Deepwater port, Jebel Ali, opens
Deepwater port, Jebel Ali, opens, taking Dubai’s connectivity to a new level. The world’s largest man-made harbour, Jebel Ali covers three and a half million square metres, has 67 berths and accommodates 15,000 vessels a year. More than 1,300 containers pass through Jebel Ali every day: it is named ‘Best Seaport in the Middle East’ for 17 years running. Jebel Ali is also the first Free Zone in Dubai, proving a concept that will later spread across the emirate.
The first Emirates flight takes off from Dubai
In 1985, the first Emirates flight takes off from Dubai. The airline begins with two leased planes and $10 million in start-up capital: small beginnings in the competitive world of aviation. Twenty-five years later, Emirates has 162 wide-bodied planes and 243 more on order. Given a fair wind by enlightened aviation policies, the once-fledgling airline now serves 116 destinations in 67 countries.
- 1989: Teeing off
The world’s best golfers tee off in the Dubai Desert Classic
The world’s best golfers tee off in the Dubai Desert Classic, the first European Tour event to be staged in the Middle East. Over more than 20 years winners include such greats as Ernie Els, Seve Ballesteros, Tiger Woods and Rory McIlroy. Four years later in 1993 the Dubai Tennis Championships takes its place on the sporting calendar. Roger Federer and Justine Henin dominate, winning the title five times each.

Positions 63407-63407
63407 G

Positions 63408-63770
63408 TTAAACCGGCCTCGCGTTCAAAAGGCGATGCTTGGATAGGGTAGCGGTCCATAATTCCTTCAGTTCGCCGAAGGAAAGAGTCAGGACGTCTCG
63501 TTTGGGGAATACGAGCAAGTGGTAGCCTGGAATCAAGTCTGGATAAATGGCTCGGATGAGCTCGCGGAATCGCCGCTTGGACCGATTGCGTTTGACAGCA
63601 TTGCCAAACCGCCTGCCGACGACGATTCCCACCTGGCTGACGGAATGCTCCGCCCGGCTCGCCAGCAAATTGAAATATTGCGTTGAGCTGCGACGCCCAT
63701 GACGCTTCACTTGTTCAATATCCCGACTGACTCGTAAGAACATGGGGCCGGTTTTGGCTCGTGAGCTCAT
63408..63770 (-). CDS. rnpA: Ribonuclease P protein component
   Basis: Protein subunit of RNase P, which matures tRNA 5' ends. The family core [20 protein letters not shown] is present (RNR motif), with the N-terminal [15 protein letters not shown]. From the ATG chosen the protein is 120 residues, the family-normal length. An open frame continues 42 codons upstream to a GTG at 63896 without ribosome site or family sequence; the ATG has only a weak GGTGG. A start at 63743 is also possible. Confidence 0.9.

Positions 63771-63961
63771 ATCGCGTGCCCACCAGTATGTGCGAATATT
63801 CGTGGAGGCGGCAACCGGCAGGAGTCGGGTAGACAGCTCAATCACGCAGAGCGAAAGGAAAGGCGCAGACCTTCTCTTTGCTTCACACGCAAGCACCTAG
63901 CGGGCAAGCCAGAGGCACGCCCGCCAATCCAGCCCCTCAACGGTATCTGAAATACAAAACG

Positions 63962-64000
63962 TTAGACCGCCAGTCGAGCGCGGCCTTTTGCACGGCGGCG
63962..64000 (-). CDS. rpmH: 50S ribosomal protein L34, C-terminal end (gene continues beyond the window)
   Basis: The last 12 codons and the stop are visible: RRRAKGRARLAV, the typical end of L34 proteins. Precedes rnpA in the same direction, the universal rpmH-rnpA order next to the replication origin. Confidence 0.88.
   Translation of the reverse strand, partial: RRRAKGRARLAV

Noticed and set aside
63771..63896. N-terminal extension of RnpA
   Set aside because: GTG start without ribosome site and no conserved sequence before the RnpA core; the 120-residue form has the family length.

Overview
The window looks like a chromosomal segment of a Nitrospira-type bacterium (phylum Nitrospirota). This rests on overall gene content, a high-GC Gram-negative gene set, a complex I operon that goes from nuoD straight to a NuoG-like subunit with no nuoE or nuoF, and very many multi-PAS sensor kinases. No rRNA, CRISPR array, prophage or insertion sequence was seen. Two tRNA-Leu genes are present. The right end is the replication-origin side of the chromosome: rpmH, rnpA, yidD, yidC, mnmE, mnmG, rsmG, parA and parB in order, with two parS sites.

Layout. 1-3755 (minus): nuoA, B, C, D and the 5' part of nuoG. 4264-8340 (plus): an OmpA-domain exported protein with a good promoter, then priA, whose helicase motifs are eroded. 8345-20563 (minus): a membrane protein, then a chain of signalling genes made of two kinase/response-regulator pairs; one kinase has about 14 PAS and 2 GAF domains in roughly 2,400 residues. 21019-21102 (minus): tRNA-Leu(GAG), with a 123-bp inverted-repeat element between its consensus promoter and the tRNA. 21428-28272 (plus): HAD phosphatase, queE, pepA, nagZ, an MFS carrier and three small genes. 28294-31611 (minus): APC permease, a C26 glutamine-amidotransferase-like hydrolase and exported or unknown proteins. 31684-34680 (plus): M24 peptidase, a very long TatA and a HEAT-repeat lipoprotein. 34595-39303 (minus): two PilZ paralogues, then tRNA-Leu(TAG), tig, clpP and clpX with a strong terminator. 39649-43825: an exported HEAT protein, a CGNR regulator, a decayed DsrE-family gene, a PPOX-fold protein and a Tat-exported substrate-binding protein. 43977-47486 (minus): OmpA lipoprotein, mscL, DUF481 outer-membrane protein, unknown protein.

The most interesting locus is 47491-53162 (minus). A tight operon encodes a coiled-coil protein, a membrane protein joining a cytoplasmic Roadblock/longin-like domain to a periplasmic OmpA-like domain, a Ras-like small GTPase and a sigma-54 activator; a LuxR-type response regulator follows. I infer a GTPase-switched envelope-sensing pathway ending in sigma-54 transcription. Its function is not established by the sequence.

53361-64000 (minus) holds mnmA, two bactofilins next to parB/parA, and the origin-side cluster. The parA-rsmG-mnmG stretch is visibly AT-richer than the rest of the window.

- 1985: Emirates takes off
Construction of the Burj Al Arab begins
Construction of the Burj Al Arab begins in 1994, led by British architect Tom Wright, and managed by Canadian engineer Rick Gregory. It is designed to resemble the sail of a Dhow, and described by its architect as a ‘building that would become synonymous with the name of the country.’ The Burj Al Arab opens in December 1999, putting Dubai on the map for millions more people and playing a part in the worldwide success of the Jumeirah hotel group. Jumeirah now has resorts in London, New York and Shanghai.
Dubai becomes a key global meeting point
His Highness Sheikh Mohammed announces his ‘Destination Dubai’ tourism project to transform Dubai into a global tourism hub. The Dubai Shopping Festival, an annual festival aimed to unite and promote all aspects of the emirate’s economy, also launches this year. Many other events and conferences follow, as Dubai becomes a key global meeting point for business travellers and tourists alike.
The inaugural Dubai World Cup